My relationship with practice was not good as a kid. I thought practice was about non-stop self-criticism and really sinking in to the fact that I’m messing up over and over. “I’m not good enough” was the mantra.
We’re now in an age of over-educated and under-experienced creatives. We have so many ways to learn about our field. We can download anything ever made, but we don’t get our hands dirty.
The result is
- Standups that can reference any comedian in history, but don’t breathe on stage
- Writers making impossible allusions, but not connecting with our hearts
- Film makers that make a gorgeous thing that doesn’t represent anything
Practice is a gift to the world
It’s a cop-out to practice something tangential to what we want to do. If we want to be a great musician on Zoom, we’ve gotta get on Zoom as much as possible and play our hearts out over and over. The more we can do the whole thing in a practice session, the better.
I’ve practiced a lot of things. Some things I didn’t know I was practicing until it was too late — I was already good at them. I learned a lot about how a good practice session works from juggling. There was my own practice, then teaching lessons.
People are motivated by service of people and a higher cause. Here are mantras in order of reverse helpfulness,
- “I suck at juggling”
- “I want to be a better juggler”
- “I want to be a cool juggler”
- “I want people to see juggling in a certain way that nobody else is doing it.”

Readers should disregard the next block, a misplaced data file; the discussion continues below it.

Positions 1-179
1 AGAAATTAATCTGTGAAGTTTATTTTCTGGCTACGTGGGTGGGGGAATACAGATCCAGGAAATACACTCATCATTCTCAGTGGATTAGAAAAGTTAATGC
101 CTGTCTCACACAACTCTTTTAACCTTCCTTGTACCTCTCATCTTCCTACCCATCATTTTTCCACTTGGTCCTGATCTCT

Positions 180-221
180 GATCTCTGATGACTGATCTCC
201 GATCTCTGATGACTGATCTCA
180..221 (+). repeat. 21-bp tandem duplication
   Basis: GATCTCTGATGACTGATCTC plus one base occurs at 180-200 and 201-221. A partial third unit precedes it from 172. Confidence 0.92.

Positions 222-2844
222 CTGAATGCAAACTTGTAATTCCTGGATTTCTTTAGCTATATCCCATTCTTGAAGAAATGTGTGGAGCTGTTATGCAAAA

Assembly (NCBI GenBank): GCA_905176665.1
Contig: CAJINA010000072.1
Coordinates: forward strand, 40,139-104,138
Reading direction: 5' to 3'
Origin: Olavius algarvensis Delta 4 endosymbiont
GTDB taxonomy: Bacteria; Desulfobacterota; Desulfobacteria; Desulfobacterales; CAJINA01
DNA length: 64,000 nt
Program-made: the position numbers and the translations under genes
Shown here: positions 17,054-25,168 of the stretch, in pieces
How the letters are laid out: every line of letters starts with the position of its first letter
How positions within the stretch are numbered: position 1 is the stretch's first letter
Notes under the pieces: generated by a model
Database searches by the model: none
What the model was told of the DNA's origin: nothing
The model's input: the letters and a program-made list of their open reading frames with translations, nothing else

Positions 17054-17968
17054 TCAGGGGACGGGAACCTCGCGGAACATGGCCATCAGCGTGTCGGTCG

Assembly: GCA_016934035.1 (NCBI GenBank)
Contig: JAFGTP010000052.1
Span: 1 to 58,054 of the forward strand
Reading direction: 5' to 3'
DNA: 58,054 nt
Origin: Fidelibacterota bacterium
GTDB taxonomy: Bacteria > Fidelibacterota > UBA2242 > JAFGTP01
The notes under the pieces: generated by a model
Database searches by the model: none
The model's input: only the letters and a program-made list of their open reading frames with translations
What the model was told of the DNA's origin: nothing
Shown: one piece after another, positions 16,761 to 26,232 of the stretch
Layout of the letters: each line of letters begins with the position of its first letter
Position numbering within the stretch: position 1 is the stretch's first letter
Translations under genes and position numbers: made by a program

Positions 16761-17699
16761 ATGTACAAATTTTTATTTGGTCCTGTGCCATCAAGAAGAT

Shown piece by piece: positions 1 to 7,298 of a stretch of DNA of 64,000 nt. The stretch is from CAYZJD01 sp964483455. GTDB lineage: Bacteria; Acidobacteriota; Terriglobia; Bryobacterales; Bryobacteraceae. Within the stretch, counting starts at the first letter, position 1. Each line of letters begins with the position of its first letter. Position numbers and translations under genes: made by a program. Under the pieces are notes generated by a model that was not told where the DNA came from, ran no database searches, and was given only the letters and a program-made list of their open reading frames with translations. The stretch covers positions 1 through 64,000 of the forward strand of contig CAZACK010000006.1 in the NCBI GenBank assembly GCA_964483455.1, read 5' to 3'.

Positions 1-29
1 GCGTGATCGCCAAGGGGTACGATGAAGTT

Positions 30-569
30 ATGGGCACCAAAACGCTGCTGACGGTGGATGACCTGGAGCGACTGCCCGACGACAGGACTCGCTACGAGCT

We can take the focus off ourselves. We can be positive. Progress will still be made.
Each time we practice, the primary goal is to show up. If I commit to doing an hour a day of juggling practice and I juggle for an hour, that’s a 80% successful practice.
Sometimes, the stuff we do in the practice seems like a big leap forward, sometimes the opposite. Setting goals like, “I’m going to get 300 throws without dropping” is great for keeping focus, but not a good measuring stick of whether it was a successful practice. We can’t always see the progress, and the sucking is why we’re practicing. The sucking can be celebrated, because that day that I had crappy practice is a day that I didn’t share with crappy juggling with my audience. That was a hurdle I had to get over to make something better for the future. That better for the future is my bigger goal.
Children see progress
I believe an important part of why kids are so good at learning is they don’t have baggage. They don’t have success. When kids stumble, they think “Wow, I walked further than ever before!” instead of “I’m supposed to be good at walking. I’m a grown up!”
So, three things to steal from kiddos…
- Forget past success
- Look at progress
- Don’t try to know how fast progress “should” come
Focus… But not too much
The best way for our bodies and minds to learn is not by squeezing things in our mind-vise, but by finding a lot of periods of relaxed focus. I want to get in a state similar to driving a car. Paying attention, but not tense.
Once we get warmed up in our practice, our brain can make progress. Usually, it takes me at least 15 minutes to get warmed up for something. With juggling, I would feel warm when my skin started to itch a little with the first sweat. Then, my arms were ready to learn.
In order to do all this gentle and present practice, we need a safe space to do it. The stakes must be low and it must be not too laborious to step in and do it regularly and a lot. So, if we want to get better at writing jokes or photography, we can set up an anonymous instagram or twitter account and pile them on. See if they work. We’re not trying to get noticed or trying to build whatever. We’re trying to practice – and we’re succeeding.